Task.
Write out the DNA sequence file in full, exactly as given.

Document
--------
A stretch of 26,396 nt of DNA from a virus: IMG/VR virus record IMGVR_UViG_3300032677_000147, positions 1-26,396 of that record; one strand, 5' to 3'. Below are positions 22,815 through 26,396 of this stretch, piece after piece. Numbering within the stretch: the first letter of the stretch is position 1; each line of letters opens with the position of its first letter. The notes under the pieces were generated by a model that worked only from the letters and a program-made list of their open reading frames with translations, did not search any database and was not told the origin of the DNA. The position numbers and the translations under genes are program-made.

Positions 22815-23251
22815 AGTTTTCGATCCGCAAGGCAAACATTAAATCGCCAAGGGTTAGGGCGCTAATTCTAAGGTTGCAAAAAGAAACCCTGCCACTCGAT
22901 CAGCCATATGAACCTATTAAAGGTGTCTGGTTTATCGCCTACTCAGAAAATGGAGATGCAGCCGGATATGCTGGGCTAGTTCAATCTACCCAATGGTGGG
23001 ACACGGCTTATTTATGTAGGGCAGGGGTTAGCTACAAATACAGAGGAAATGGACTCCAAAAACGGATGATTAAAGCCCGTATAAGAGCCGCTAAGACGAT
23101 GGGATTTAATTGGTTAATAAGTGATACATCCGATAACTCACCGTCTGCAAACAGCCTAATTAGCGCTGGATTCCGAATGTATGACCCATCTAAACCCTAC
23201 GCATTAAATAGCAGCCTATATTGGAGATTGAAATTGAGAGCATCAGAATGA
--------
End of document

A stretch of 26,396 nt of DNA from a virus: IMG/VR virus record IMGVR_UViG_3300032677_000147, positions 1-26,396 of that record; one strand, 5' to 3'. Below are positions 22,815 through 26,396 of this stretch, piece after piece. Numbering within the stretch: the first letter of the stretch is position 1; each line of letters opens with the position of its first letter. The notes under the pieces were generated by a model that worked only from the letters and a program-made list of their open reading frames with translations, did not search any database and was not told the origin of the DNA. The position numbers and the translations under genes are program-made.

Positions 22815-23251
22815 AGTTTTCGATCCGCAAGGCAAACATTAAATCGCCAAGGGTTAGGGCGCTAATTCTAAGGTTGCAAAAAGAAACCCTGCCACTCGAT
22901 CAGCCATATGAACCTATTAAAGGTGTCTGGTTTATCGCCTACTCAGAAAATGGAGATGCAGCCGGATATGCTGGGCTAGTTCAATCTACCCAATGGTGGG
23001 ACACGGCTTATTTATGTAGGGCAGGGGTTAGCTACAAATACAGAGGAAATGGACTCCAAAAACGGATGATTAAAGCCCGTATAAGAGCCGCTAAGACGAT
23101 GGGATTTAATTGGTTAATAAGTGATACATCCGATAACTCACCGTCTGCAAACAGCCTAATTAGCGCTGGATTCCGAATGTATGACCCATCTAAACCCTAC
23201 GCATTAAATAGCAGCCTATATTGGAGATTGAAATTGAGAGCATCAGAATGA